References to Usability and Accessibility Heuristics
The Fluid UX Walkthrough team assessed a number of different heuristics and cognitive walkthrough processes when compiling our own checklist. Below are references and links to these sources, as well as the heuristics themselves. This material is provided as background reading for those who are interested in the published work that informed our own protocol. Many thanks go to Clayton Lewis and Daphne Ogle for their hard work compiling these resources and drafting the UX Inspection Methods and Techniques.
Nielsen and Molich
Here are original Nielsen and Molich heuristics, as refined by Nielsen. In addition, there is a detailed description from Denise Pierotta, Xerox, of specific things to look for when evaluating Nielsen's Heuristics.
Visibility of system status
The system should always keep users informed about what is going on, through appropriate feedback within reasonable time.
Match between system and the real world
The system should speak the users' language, with words, phrases and concepts familiar to the user, rather than system-oriented terms. Follow real-world conventions, making information appear in a natural and logical order.
User control and freedom
Users often choose system functions by mistake and will need a clearly marked "emergency exit" to leave the unwanted state without having to go through an extended dialogue. Support undo and redo.
Consistency and standards
Users should not have to wonder whether different words, situations, or actions mean the same thing. Follow platform conventions.
Even better than good error messages is a careful design which prevents a problem from occurring in the first place. Either eliminate error-prone conditions or check for them and present users with a confirmation option before they commit to the action.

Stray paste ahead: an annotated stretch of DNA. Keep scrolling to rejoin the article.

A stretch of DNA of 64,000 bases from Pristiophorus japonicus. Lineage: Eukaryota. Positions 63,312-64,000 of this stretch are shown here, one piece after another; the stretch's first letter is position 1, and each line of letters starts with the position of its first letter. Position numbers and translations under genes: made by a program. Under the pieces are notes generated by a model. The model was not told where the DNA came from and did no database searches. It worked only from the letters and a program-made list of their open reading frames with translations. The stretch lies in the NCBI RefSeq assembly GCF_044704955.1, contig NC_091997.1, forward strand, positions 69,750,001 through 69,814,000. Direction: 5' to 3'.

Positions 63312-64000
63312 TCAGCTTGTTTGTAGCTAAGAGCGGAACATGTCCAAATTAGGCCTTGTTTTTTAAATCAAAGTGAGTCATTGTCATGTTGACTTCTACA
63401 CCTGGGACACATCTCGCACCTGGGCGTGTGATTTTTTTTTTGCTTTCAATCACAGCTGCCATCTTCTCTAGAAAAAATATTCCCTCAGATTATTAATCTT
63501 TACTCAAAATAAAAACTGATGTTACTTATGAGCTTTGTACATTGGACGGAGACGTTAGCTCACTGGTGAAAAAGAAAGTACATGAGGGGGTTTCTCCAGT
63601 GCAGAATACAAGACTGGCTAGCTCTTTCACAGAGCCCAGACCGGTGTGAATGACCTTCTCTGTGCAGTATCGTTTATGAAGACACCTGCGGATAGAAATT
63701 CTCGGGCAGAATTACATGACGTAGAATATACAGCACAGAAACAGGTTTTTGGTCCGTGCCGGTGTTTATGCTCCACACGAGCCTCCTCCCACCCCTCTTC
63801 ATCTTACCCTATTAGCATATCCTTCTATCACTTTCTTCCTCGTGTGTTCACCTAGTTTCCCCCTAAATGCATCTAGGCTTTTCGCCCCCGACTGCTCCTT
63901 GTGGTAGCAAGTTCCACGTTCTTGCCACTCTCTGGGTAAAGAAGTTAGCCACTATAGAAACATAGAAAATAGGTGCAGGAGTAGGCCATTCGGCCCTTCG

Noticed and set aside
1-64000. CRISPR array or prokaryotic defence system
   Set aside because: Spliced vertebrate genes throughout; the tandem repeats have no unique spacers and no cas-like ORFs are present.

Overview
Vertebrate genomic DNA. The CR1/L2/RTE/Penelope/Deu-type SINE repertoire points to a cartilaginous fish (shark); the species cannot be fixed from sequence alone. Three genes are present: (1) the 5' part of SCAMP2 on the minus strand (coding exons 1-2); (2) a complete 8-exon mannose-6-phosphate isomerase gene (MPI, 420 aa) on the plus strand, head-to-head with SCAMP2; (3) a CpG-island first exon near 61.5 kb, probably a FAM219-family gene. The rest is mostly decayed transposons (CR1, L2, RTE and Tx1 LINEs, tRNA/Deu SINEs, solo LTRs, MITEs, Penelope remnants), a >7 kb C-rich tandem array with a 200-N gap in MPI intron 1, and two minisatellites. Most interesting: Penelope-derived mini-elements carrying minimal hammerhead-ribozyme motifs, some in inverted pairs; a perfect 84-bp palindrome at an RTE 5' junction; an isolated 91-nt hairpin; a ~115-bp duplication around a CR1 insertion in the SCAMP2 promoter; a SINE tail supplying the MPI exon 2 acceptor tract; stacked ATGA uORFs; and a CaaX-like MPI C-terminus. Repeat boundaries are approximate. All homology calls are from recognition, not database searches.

Recognition rather than recall
Minimize the user's memory load by making objects, actions, and options visible. The user should not have to remember information from one part of the dialogue to another. Instructions for use of the system should be visible or easily retrievable whenever appropriate.
Flexibility and efficiency of use
Accelerators - unseen by the novice user - may often speed up the interaction for the expert user such that the system can cater to both inexperienced and experienced users. Allow users to tailor frequent actions.
Aesthetic and minimalist design
Dialogues should not contain information which is irrelevant or rarely needed. Every extra unit of information in a dialogue competes with the relevant units of information and diminishes their relative visibility.
Help users recognize, diagnose, and recover from errors
Error messages should be expressed in plain language (no codes), precisely indicate the problem, and constructively suggest a solution.
Help and documentation